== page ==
(Bloomberg) -- Nikki Haley signaled she may decline to endorse Donald Trump in an election rematch with President Joe Biden, saying she no longer considers herself bound by a pledge to the Republican National Committee to support the party’s 2024 nominee.

“I think I’ll make what decision I want to make,” Haley said in an interview with NBC’s Meet the Press for broadcast Sunday.  “But that’s not something I’m thinking about.” 

Haley said “the RNC is now not the same RNC” — her latest attack on the organization since Trump said he’d nominate his daughter-in-law Lara Trump to co-lead it with Michael Whatley, the North Carolina state party chairman who has supported Trump’s false claims that he won the 2020 presidential election.

Haley is keeping up attacks on the GOP frontrunner in the buildup to Super Tuesday on March 5, when more than a dozen states hold presidential nominating contests. Trump has swept the first seven contests, including three on Saturday, and leads Haley by 64 percentage points in the nomination race, according to a RealClearPolitics average of national polls.

Haley has said she’ll stay in the race at least until Super Tuesday. She has been urging voters to reject Trump’s “chaos” and lamenting her party’s drift away from small government and free markets at recent campaign rallies.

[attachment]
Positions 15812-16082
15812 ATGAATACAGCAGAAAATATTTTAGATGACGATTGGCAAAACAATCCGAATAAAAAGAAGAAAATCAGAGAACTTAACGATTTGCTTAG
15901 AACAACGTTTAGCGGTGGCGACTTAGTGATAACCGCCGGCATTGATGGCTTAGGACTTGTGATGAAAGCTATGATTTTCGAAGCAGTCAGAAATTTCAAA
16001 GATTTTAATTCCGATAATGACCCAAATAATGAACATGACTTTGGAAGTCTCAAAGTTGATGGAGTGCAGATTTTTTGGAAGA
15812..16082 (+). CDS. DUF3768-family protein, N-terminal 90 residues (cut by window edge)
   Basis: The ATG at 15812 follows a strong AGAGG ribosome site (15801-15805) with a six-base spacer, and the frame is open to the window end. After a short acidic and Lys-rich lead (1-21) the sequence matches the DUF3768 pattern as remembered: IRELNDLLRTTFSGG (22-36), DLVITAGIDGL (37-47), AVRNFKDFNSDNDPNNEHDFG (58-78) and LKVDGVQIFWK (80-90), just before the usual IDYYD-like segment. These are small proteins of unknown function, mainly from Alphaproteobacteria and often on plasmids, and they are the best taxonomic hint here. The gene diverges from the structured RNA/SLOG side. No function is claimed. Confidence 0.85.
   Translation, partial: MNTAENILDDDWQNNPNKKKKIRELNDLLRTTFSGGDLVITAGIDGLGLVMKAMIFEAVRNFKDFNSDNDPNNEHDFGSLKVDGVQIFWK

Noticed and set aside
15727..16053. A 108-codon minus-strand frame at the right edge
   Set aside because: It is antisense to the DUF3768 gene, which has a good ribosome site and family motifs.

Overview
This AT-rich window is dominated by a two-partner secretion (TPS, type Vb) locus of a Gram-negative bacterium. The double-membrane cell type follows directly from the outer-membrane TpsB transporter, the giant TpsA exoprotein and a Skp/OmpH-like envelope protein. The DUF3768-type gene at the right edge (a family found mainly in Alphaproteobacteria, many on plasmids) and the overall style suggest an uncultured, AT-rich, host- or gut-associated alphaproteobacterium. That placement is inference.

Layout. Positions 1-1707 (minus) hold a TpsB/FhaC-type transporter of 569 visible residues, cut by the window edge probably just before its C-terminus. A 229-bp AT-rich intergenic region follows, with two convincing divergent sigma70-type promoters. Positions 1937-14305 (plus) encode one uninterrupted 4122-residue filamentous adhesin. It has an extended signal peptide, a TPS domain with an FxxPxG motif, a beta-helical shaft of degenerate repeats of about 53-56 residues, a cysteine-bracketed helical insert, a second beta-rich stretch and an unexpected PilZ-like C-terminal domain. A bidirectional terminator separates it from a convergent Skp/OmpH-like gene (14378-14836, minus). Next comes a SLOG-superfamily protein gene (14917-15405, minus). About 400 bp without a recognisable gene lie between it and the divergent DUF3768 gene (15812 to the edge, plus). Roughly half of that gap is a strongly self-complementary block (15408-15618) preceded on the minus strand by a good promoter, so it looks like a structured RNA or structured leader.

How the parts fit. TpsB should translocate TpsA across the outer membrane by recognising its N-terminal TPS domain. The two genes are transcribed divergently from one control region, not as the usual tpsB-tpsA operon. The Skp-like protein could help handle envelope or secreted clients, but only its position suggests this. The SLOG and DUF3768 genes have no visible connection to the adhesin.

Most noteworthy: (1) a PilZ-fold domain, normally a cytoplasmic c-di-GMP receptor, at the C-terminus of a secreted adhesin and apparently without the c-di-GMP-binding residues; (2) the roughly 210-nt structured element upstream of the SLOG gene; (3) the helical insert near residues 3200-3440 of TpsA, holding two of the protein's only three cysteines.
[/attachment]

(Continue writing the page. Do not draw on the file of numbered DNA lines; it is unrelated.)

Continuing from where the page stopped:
On NBC, Haley left open the possibility of staying in until the Republican convention in July, saying donations as well as votes will determine whether she “stays competitive.”  

“If the people want to see me go forward, they’ll show it,” she said. “They’ll show it in their votes. They’ll show it in their donations.”

Some donors, including billionaire Ken Griffin and the Charles Koch-backed Americans for Prosperity Action, have dropped their support for Haley. She picked up endorsements from Lisa Murkowski and Susan Collins on Friday, her first by sitting US senators.

Read more: Billionaire GOP Donors Pivot to Congress as Haley’s Run Fades

Haley has spoken out against the use of any RNC money to pay for Trump’s legal defenses, saying it would make the RNC “his legal slush fund.” The RNC raised $87 million in 2023 and ended the year with $8 million cash on hand — far less than the Democratic National Committee’s $120 million in fundraising and $20 million on hand.

(Updates with Trump victories Saturday in fourth paragraph.)

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